I woke to the sound of voices. And a bright light filling the room. The chatter of birds. Lots of birds.
I swam up out of my delirium and grabbed my phone. 7:10 a.m. I never sleep this late, I thought. And the voices –
Aha. The windows were open. Joggers were passing by. The birds paused for half a second, then started in again, chirping and twittering, louder this time.
And me? I felt strangely alive.
What was happening?
For one thing, the weather had turned chilly. The temperature had settled into the low 50s overnight.
For another, I had gotten eight hours of sleep, an almost unheard-of event.
I sat up in bed and stretched my limbs. Nothing hurt. (“It’s a miracle!” I wanted to shout to my husband but had just enough thoughtfulness not to. He’s not a morning person.)
I went through my morning routine at double-speed, feeling an electric charge jangling my nervous system. My plans for a productive day increased with every passing minute. I’ll write! I’ll clean the house! I’ll plan dinners for the next month!
All because I got proper sleep and the weather turned colder. This perfect storm was enough to kick-start my annual autumn awakening.
People like me – those who whine about humidity and act like summer is a gross imposition – sometimes have moments of reckless energy in the early days of September. We’re the opposite of animals who hibernate all winter. One glance at my step tracker tells me I’m least active during July and August.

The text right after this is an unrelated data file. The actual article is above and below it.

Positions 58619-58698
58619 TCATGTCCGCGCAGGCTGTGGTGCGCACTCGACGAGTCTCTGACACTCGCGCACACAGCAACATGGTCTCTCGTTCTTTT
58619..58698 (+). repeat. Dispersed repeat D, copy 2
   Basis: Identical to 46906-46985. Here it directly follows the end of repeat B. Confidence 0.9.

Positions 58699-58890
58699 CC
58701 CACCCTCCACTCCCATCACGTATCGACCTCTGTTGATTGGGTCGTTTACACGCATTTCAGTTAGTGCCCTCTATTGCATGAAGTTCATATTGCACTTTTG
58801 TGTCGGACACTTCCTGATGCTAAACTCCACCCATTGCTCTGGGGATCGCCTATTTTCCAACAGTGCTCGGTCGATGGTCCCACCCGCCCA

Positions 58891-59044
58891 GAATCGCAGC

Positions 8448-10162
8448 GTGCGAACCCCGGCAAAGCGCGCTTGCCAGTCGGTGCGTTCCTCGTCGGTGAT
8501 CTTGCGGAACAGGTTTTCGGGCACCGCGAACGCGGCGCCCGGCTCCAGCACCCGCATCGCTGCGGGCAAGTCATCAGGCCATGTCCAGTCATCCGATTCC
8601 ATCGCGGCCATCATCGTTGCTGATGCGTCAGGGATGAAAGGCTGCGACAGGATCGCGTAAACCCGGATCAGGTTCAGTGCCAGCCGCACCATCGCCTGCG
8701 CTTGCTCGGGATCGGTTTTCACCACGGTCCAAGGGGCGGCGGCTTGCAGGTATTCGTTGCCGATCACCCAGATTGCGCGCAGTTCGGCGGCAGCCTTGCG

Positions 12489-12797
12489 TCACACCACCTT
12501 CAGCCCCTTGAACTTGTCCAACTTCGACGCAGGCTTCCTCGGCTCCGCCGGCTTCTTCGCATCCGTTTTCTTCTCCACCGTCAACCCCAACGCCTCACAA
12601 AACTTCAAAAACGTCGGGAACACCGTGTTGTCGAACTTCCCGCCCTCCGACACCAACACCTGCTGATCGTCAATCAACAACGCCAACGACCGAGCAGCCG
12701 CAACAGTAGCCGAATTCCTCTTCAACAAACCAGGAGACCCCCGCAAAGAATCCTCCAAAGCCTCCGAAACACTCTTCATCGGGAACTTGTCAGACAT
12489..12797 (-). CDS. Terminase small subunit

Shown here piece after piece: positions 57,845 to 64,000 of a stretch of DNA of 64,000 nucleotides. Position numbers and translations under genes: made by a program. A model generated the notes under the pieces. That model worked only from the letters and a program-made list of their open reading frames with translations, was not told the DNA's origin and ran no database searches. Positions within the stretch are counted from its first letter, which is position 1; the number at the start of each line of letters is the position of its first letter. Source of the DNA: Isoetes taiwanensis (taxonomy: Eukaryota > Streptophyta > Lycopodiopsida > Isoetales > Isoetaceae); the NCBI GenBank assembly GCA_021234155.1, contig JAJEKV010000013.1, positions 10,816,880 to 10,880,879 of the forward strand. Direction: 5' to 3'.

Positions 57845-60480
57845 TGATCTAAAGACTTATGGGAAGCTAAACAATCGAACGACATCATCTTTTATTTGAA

But then, September.
Every fall, I have a day like this and I almost don’t believe how good I feel. There’s no logical reason for it. Nothing substantial in my life has changed.
My worries are the same: our kids; our Russian roulette, self-employed lifestyle (Will I have any work this month? What if one of us gets sick?) The ramped-up unrest and negativity in the wider world. And this year, the virus. The virus, the virus, the virus.
But yet, today was different.
The sun emerged, a gentle breeze blew and the air carried the faint scent of ripe apples (though no apples grow in our yard, I swear I sifted it out). I wanted to be outside – an urge I never feel in August.
Somewhere in our neighborhood a contractor turned on a classic rock station. It’s blasting out Bob Seger’s “Old Time Rock and Roll” right now, and I’m not even rolling my eyes cynically.
There’s no room for cynicism on an afternoon like this.
You forget these days exist. You forget it’s possible to feel lighthearted, and optimistic, and joyful for merely being alive. It seems, in the moment, like foreshadowing, a hint that things are bound to get better. That troubles will fade, our little lives will go on, and we’ll have more and more moments that feel like hope.
And possibly, another good night’s sleep.
Charlotte Latvala is a columnist for The Times. You can reach her at firstname.lastname@example.org.